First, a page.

As a defendant, you can present new and reliable evidence in court that demonstrates that the plaintiff should not win (or win less) the case. You may still be guilty of the crime, but the evidence may show that you had no choice but to commit the illegal act to avoid being harmed. This type of defense is commonly referred to as ‘affirmative defense.’
Your South Carolina criminal defense attorney may advise you to use an affirmative defense to absolve you of accountability for an alleged crime. When looking for a defense attorney, check if they’re familiar with affirmative defense and ask:
Answers to these queries will help you understand the concept of criminal defense and increase your chances of winning the case.
How Does Affirmative Defense Work?
In an affirmative defense, the defendant admits to the alleged crime but presents facts that explain why the crime happened. If the court finds these facts credible, you may lessen or defeat the charges against you.
This type of defense is essentially a justification for the alleged crime. The facts you present should prove that your actions were taken under extenuating circumstances or under duress.
Your criminal defense attorney’s role in this type of case is to prove that an admissible affirmative defense is applicable to your case. Therefore, your attorney should have all the necessary information and details of the case to determine if an affirmative defense strategy is suitable and will be effective.
This is why you need to provide all of the facts from your criminal lawyer (even if it’s uncomfortable to discuss), especially if they believe an affirmative defense is the right course of action. Remember that your attorney must present credible facts in court to support your affirmative defense.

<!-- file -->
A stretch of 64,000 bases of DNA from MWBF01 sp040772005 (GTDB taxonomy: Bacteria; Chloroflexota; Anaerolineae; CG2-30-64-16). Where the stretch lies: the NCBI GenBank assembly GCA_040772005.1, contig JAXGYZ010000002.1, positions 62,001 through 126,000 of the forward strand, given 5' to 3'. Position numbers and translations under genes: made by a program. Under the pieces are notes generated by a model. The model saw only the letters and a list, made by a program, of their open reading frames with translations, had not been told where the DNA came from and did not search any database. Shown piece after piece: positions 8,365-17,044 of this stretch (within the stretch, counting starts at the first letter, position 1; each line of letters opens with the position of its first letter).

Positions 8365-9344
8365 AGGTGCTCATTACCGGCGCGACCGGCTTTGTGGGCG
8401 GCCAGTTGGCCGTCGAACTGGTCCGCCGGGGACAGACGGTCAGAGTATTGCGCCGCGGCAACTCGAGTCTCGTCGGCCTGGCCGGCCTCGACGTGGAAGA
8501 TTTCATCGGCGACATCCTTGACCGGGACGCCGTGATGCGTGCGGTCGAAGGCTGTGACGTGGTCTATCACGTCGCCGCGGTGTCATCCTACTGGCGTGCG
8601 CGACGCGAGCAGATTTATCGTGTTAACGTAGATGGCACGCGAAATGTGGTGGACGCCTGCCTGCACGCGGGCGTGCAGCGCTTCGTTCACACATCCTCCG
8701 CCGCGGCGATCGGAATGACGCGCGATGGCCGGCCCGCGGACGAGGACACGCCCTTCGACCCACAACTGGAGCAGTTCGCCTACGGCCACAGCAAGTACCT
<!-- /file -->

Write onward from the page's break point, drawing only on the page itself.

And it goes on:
Examples of Affirmative Defenses in South Carolina
Depending on the nature of the charges, there are many instances when an affirmative defense may be appropriate in South Carolina. It is a common defense strategy used in criminal cases. Here are the main types of affirmative defenses often raised in this state:
If you’ve been diagnosed with a mental condition that might prevent you from understanding the full magnitude of your actions, your attorney will advise you to make an insanity plea as your defense. Then, you and your attorney must present evidence to prove your unbalanced mental state.
If the court finds the evidence reliable, you won’t be held liable for the crime even if you committed the act. Note that this type of affirmative defense follows some very strict guidelines that your attorney must be familiar with. You may still be punished if found guilty but with a sentence that aligns with a mental health condition.
This is a very common type of affirmative defense in criminal cases. It’s commonly used to challenge certain types of charges such as assault, murder, domestic abuse, and battery.
You can use the self-defense plea as your defense if you can prove that your life or someone else’s was in danger when you committed the crime. You must present evidence to show that your actions were justified and necessary.
Statute of Limitations
In South Carolina, legal actions must abide by their state statute of limitations. This can apply when law enforcement fails to take the necessary action within a designated period of time after a crime is committed.
In this case, you may be able to raise the statute of limitations as your defense. If your evidence is credible, the case could be dismissed.
Retain Experienced Counsel
Being charged with a crime is a serious matter. To ensure you receive the best legal representation possible, contact the experts at Strom Law for a free consultation!